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New DPC guidance on children's data protection rights

Four new guidance notes have been published this week by the Irish Data Protection Commissioner, which are aimed at parents and specifically focused on children’s data protection rights under the GDPR.

Don’t fret – there is nothing really new here. But this is another reminder of the DPC’s top prioritisation of the protection of children and the evolving role parents can play in helping to keep a child’s personal data safe (but remember: it must always be in the child’s best interest).

My child’s data protection rights – the basics

This guidance note looks at some of the issues that can arise when a parent wants to exercise data protection rights (such as the right to access or erasure) on behalf of their child.

The key takeaway here is that children are data subjects in their own right and that there is an important balance between protecting children and respecting their right to privacy, so there may be may be limits on what parents can do or ask for.

Children’s data and parental consent

This discusses the meaning of the ‘digital age of consent’ and sets out when parental consent is and isn’t needed. 

It has always been the case that parental consent is only required under Article 8(1) of the GDPR where a data controller is relying on consent under Article 6(1) for its lawful basis for processing and it relates to the offering of an information society service directly to a child under the age of 16 (or the relevant age set by the Member State). However, this often leads to the misconception that consent (and parental consent) is mandatory for all processing of children’s data, which isn’t the case.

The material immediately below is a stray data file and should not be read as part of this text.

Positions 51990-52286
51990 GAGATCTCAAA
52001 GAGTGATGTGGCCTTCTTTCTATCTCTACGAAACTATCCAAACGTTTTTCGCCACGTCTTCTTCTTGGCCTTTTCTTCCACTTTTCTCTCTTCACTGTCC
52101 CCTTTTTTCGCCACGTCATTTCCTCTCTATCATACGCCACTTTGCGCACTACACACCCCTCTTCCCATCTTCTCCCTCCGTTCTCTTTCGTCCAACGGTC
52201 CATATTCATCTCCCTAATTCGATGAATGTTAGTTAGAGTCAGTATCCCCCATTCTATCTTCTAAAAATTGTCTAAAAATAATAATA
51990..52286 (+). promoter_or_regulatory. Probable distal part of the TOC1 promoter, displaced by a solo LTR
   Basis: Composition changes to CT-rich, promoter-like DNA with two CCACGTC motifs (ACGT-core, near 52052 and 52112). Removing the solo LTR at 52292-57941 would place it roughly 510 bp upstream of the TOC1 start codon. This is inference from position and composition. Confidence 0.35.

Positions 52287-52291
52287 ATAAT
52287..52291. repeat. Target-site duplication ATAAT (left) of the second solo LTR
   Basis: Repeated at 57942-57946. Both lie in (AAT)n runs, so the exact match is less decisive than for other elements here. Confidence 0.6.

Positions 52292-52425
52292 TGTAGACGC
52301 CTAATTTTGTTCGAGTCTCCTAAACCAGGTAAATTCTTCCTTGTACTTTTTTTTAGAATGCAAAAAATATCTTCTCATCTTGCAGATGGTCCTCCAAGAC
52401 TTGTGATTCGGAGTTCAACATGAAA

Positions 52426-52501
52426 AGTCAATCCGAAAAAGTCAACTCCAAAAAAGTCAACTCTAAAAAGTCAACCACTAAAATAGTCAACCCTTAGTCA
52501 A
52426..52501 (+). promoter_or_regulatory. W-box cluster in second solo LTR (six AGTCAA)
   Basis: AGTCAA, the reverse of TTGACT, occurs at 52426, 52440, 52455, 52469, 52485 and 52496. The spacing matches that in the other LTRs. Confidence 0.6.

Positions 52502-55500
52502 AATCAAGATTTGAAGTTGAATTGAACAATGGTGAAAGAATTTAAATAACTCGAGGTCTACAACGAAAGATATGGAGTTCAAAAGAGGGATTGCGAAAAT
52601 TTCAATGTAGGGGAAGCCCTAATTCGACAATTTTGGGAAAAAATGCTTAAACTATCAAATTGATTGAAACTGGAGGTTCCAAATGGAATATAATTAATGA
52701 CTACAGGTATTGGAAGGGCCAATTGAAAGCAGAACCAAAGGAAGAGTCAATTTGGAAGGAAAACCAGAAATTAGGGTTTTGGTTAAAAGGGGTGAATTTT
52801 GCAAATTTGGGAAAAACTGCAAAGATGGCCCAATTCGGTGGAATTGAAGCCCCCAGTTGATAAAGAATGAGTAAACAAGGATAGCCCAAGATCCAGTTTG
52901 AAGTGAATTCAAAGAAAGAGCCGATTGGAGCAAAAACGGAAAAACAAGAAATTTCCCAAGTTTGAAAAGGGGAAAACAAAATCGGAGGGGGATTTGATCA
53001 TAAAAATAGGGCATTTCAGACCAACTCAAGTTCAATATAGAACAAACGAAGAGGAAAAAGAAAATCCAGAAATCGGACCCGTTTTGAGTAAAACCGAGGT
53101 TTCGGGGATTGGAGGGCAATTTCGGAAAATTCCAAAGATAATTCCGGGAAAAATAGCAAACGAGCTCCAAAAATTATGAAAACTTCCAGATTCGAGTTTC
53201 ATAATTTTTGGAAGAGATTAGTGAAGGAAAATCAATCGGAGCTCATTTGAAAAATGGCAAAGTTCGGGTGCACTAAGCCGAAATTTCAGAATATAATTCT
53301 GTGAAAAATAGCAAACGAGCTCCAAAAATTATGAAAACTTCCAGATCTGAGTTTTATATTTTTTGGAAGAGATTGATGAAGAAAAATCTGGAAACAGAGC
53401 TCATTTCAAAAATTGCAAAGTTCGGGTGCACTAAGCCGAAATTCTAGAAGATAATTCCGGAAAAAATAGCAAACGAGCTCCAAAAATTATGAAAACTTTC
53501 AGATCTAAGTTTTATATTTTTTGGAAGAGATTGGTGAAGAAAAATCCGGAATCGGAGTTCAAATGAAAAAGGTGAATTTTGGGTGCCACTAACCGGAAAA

This note confirms that consent isn’t always needed for children’s data to be collected – in fact, it is just one of the six legal basis allowed by the GDPR and companies may rely on a different legal basis where appropriate. It also confirms that, just because a parent is asked to give their permission to something (e.g., by accepting terms and conditions), this does not automatically constitute reliance on consent under GDPR as a lawful basis.

What’s more, where parental consent is needed, the DPC confirms that companies only need to make “reasonable efforts” (in the circumstances) to check that consent has actually been given the parent – IDs and birth certificates, for example, are often not appropriate, proportionate (relevant to the nature and potential risks of the processing) or necessary.

Protecting my child’s data

This guidance note is aimed at helping parents understand the rights they have over their children’s data and how to exercise these rights in practice, as well as giving some useful tips on supervising and protecting children’s privacy online.  

Are there any limits on my child’s data protection rights?

Here, the DPC addresses some important limits as to how and when children’s data protection rights may be exercised (e.g., not all rights are absolute and will often need to be balanced against other rights and interests), and whether by children themselves or by parents on their behalf.

All the guides are available here


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